For someone so used to laughing along with your provocative, humour-laden tracks, Shark Week was something of a surprise to hear, yet it offers this beautiful sense of serenity and honesty. How did the track come about?
LH: I basically wrote it out in one afternoon, and I was just really excited to write a sad song to be honest, because I felt like I got a bit carried away. Call Shotgun and What Do Girls Want? are both spritely tracks, and then after Sugardaddy and Hootchie, I didn’t think I could write anything like [Shark Week], but I did, and it came about really naturally. There’s just something about it and personally, I think it’s my favourite song I’ve written. A lot of people have said that as well. It’s a really nice contrast because lyrically it maintains that humour whereas it is quite an honest story. The melodic capacity of the track definitely harks back to folk origins; I’m really into artists like Phoebe Bridgers, with that folk sound but really cool vibe as well. There’s nothing tongue-in-cheek about it, it is what it is and lyrically it is really honest. I just wanted to do a track like that, and I think I’ve done it.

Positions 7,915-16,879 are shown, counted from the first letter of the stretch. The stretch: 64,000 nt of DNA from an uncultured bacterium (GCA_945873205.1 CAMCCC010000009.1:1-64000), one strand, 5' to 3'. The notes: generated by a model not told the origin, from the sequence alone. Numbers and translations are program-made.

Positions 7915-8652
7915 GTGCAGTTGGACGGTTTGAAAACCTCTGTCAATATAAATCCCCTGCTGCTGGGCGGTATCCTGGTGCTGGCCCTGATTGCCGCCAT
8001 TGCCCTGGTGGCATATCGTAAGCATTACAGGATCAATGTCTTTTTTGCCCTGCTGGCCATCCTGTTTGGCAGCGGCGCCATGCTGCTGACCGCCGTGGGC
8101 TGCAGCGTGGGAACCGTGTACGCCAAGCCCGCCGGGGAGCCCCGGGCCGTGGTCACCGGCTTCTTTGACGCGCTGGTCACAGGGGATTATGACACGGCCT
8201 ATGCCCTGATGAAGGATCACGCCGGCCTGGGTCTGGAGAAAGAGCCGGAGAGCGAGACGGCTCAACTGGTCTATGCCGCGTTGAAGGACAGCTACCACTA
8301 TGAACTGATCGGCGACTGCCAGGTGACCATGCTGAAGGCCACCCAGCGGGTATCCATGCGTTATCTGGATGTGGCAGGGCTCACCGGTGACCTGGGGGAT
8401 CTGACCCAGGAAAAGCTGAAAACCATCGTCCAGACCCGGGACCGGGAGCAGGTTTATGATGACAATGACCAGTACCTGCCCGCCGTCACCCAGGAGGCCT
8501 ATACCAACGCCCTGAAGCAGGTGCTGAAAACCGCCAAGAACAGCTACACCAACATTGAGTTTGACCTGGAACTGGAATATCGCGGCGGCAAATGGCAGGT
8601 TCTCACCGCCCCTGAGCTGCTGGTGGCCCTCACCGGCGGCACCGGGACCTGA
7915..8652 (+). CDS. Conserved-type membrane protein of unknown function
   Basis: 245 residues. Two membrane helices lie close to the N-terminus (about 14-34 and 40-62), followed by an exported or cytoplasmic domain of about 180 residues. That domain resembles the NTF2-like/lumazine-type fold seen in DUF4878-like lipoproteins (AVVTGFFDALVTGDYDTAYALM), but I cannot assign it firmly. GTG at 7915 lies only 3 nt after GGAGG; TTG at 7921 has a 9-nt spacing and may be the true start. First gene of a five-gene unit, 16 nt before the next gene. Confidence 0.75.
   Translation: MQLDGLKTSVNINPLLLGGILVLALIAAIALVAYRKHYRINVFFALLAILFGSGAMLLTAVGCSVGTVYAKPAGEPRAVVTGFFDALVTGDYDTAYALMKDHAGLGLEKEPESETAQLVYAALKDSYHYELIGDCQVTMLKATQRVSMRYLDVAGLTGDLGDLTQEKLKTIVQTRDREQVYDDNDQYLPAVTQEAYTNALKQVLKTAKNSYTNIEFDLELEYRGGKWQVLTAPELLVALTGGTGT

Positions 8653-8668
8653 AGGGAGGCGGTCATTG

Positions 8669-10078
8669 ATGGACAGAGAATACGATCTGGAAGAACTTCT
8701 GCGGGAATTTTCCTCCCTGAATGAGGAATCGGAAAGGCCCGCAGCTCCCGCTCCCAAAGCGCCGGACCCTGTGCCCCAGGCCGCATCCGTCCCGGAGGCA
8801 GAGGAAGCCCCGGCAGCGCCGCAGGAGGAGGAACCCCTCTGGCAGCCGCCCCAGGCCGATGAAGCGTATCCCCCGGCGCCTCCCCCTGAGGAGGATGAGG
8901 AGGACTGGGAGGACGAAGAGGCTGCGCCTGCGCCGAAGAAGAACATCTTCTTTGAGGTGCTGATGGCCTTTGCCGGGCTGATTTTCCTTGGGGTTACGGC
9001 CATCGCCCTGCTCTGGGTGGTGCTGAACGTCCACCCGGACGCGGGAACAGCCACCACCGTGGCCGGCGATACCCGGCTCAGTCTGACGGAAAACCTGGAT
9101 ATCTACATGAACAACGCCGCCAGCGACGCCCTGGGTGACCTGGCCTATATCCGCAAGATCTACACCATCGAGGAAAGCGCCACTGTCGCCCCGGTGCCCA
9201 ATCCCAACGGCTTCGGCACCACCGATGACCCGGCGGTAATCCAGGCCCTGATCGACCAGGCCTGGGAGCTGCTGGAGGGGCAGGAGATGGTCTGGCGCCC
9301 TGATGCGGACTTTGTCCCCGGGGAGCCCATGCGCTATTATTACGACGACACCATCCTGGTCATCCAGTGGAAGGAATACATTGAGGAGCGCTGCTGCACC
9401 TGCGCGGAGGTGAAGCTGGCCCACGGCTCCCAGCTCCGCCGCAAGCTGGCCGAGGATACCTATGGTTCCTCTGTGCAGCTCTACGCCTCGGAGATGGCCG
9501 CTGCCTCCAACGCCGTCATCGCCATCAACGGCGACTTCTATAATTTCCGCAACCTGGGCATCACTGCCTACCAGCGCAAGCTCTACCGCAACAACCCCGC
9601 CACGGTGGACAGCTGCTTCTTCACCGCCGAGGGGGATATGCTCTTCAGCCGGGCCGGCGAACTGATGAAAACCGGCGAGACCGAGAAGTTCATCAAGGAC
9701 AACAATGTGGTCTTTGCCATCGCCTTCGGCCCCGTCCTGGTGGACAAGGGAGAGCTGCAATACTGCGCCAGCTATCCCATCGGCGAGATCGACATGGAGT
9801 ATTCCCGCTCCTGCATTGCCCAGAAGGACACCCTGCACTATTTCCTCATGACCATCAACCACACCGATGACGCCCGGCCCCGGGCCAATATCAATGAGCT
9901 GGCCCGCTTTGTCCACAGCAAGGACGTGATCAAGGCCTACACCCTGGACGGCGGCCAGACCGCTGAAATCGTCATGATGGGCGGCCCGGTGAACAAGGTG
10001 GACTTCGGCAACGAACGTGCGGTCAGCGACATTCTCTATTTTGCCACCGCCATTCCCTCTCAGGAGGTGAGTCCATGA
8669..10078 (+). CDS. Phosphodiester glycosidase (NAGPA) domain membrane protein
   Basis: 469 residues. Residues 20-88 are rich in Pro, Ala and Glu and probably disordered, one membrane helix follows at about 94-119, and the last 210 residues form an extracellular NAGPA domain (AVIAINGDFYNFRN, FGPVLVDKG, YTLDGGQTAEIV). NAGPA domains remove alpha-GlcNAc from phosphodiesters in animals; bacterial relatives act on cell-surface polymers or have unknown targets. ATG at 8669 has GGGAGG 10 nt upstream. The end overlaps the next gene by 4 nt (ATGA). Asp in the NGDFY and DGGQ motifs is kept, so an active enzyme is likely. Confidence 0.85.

Shark Week explores a sense of vulnerability and projects a more personal scope into your sound – was this a challenge for you, or something that felt relatively natural?
LH: I was always a bit nervous about this track as I’ve got a bit of a reputation for writing funnier, trashy rock songs and that’s what I love and who I am, but I was really nervous to also do something like Shark Week. It does work, but I was definitely nervous about showing that other aspect.
Are you an artistic person in general?
LH: Yeah, I’d like to think so. I’m always thinking about the artwork and tour posters. I direct all my own music videos, so I suppose I know what I want with this project. I wouldn’t say I could be any kind of artist in any sense. I just know myself and what I’m after, so I think sometimes there’s no one better to do that than yourself, as you have the distinct vision. I like to be involved in all aspects of this thing really. I think when I’m writing, I’m instantly imagining what the video would be doing as well, or what people would be thinking right now. I love using random objects to describe a feeling, instead of being a bit corny with it.